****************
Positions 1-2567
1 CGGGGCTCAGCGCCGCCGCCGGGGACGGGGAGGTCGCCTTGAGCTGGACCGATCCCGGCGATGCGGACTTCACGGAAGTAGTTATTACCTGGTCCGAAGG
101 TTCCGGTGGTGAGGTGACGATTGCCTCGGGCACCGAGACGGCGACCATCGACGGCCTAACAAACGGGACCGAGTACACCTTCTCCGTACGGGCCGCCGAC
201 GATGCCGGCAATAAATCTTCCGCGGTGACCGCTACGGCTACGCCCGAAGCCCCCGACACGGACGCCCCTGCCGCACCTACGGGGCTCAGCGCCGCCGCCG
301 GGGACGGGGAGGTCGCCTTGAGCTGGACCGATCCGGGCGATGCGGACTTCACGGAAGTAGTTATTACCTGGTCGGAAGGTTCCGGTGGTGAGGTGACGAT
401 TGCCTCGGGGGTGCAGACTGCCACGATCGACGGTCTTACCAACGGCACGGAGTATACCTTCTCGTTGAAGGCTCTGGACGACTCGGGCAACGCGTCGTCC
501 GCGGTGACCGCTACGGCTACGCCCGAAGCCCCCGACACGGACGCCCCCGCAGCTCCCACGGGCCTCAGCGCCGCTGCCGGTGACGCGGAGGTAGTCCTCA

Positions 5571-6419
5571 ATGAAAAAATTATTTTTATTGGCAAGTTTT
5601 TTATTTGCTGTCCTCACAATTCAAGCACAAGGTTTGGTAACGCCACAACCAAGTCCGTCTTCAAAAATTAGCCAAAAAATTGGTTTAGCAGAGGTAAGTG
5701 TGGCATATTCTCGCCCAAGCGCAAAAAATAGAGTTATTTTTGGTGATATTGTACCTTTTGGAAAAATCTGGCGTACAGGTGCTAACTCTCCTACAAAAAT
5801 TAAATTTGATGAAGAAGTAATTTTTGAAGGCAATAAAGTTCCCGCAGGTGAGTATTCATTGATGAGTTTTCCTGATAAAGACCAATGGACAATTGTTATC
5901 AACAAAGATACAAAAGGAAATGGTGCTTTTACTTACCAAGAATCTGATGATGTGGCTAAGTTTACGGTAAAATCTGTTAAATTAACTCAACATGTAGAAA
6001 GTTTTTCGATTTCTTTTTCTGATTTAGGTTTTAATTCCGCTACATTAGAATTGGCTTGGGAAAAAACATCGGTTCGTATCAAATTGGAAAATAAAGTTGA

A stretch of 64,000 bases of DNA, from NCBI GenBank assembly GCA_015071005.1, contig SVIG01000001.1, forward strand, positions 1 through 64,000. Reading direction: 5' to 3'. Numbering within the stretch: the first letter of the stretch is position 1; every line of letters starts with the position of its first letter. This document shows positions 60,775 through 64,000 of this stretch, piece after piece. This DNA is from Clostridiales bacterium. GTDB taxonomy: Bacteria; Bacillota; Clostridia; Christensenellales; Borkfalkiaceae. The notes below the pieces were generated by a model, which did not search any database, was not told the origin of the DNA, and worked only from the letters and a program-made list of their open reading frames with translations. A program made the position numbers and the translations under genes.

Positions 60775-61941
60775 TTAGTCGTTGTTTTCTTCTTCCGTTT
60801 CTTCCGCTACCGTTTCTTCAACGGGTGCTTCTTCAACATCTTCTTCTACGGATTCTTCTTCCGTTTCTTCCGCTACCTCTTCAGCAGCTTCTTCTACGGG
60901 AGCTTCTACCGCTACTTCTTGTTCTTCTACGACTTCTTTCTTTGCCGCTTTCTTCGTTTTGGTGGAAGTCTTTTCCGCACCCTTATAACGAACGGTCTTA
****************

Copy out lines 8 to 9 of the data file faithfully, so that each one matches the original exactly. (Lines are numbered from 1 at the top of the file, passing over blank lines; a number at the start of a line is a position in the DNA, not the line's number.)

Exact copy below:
Positions 5571-6419
5571 ATGAAAAAATTATTTTTATTGGCAAGTTTT